exclaimed:

‘Boys, I know who’s drownded — it’s us!’
They felt like heroes in an instant. Here was a
gorgeous triumph; they were missed; they were mourned;
hearts were breaking on their account; tears were being
shed; accusing memories of unkindness to these poor lost
lads were rising up, and unavailing regrets and re- morse
were being indulged; and best of all, the depart- ed were
the talk of the whole town, and the envy of all the boys, as
far as this dazzling notoriety was con- cerned. This was
fine. It was worth while to be a pirate, after all.
As twilight drew on, the ferryboat went back to her
accustomed business and the skiffs disappeared. The
pirates returned to camp. They were jubilant with vanity
over their new grandeur and the illustrious trouble they
were making. They caught fish, cooked supper and ate it,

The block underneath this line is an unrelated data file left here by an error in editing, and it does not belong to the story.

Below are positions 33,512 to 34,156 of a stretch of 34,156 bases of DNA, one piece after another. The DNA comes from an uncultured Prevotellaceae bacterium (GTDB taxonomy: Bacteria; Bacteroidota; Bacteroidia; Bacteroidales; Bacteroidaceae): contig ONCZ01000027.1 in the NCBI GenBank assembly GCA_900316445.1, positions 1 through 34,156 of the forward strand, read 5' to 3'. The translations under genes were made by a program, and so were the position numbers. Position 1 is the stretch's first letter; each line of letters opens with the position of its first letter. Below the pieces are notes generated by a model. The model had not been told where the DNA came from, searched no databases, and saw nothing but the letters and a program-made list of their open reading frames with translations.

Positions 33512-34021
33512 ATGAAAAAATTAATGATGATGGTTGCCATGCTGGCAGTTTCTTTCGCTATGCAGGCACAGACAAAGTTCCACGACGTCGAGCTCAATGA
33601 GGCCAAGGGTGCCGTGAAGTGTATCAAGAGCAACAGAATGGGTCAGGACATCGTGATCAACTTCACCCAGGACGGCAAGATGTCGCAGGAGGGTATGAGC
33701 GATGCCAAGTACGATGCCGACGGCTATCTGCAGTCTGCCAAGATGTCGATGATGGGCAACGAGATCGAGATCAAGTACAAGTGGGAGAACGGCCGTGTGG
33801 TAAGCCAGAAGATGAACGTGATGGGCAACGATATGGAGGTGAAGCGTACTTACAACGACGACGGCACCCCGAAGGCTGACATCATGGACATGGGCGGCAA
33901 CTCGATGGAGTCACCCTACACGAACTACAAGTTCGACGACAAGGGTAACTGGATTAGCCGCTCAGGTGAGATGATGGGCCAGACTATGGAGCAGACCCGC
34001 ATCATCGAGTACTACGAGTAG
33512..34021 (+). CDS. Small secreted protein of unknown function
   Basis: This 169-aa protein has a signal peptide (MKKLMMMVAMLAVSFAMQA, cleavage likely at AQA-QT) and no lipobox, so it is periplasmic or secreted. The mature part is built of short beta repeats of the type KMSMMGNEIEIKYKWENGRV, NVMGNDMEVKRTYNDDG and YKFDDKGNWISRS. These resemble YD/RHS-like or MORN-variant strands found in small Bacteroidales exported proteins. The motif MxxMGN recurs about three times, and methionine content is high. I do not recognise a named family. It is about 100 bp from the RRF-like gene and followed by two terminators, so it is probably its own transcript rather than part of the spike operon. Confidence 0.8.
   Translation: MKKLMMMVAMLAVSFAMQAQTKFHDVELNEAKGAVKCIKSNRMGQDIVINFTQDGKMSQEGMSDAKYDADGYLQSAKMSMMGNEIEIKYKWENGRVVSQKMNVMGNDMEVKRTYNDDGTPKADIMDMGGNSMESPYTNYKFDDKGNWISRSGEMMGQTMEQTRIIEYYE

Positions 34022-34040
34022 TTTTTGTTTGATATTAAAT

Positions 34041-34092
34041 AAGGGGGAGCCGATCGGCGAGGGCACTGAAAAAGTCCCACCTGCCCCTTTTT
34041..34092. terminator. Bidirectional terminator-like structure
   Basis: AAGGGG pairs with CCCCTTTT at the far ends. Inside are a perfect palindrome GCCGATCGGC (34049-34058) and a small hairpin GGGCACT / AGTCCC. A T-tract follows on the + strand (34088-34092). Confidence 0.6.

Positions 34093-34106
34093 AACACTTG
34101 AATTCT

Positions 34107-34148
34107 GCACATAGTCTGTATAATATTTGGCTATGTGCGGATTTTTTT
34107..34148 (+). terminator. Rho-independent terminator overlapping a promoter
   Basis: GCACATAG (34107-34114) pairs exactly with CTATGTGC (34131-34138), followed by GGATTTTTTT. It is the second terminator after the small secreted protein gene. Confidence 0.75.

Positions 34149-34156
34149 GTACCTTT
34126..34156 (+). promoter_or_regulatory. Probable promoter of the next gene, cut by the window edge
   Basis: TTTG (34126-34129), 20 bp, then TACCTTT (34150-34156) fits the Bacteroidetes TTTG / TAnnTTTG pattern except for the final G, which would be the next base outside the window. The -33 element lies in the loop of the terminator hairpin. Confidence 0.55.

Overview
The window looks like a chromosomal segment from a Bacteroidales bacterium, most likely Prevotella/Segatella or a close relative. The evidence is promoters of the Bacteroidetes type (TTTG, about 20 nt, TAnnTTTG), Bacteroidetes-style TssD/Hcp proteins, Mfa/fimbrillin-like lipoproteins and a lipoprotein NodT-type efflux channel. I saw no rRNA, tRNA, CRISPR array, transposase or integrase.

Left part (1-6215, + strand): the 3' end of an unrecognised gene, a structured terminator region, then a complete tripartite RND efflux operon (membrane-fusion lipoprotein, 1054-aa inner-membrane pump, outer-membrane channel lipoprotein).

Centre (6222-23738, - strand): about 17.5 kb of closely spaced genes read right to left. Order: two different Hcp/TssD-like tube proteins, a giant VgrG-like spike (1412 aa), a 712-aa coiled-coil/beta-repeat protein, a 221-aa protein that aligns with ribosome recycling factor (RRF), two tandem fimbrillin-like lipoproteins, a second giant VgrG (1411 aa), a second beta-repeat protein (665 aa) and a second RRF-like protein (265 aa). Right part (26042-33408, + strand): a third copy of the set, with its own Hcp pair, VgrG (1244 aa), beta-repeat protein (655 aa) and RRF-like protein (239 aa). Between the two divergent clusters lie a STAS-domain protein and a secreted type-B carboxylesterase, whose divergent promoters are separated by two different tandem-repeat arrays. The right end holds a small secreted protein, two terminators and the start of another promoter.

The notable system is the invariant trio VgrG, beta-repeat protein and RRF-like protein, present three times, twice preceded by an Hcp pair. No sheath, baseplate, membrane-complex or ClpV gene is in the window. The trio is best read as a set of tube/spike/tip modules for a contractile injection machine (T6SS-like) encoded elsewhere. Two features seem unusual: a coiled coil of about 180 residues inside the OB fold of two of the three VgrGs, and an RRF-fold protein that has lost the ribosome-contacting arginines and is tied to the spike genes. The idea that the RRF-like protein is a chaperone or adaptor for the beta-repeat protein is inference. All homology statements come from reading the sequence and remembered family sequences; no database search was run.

and then fell to guessing at what the village was thinking
and saying about them; and the pictures they drew of the
public distress on their ac- count were gratifying to look
upon — from their point of view. But when the shadows
of night closed them in, they gradually ceased to talk, and

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sat gazing into the fire, with their minds evidently
wandering elsewhere. The excitement was gone, now, and
Tom and Joe could not keep back thoughts of certain
persons at home who were not enjoying this fine frolic as
much as they were. Misgivings came; they grew troubled
and unhappy; a sigh or two escaped, unawares. By and by
Joe timidly ventured upon a roundabout ‘feeler’ as to how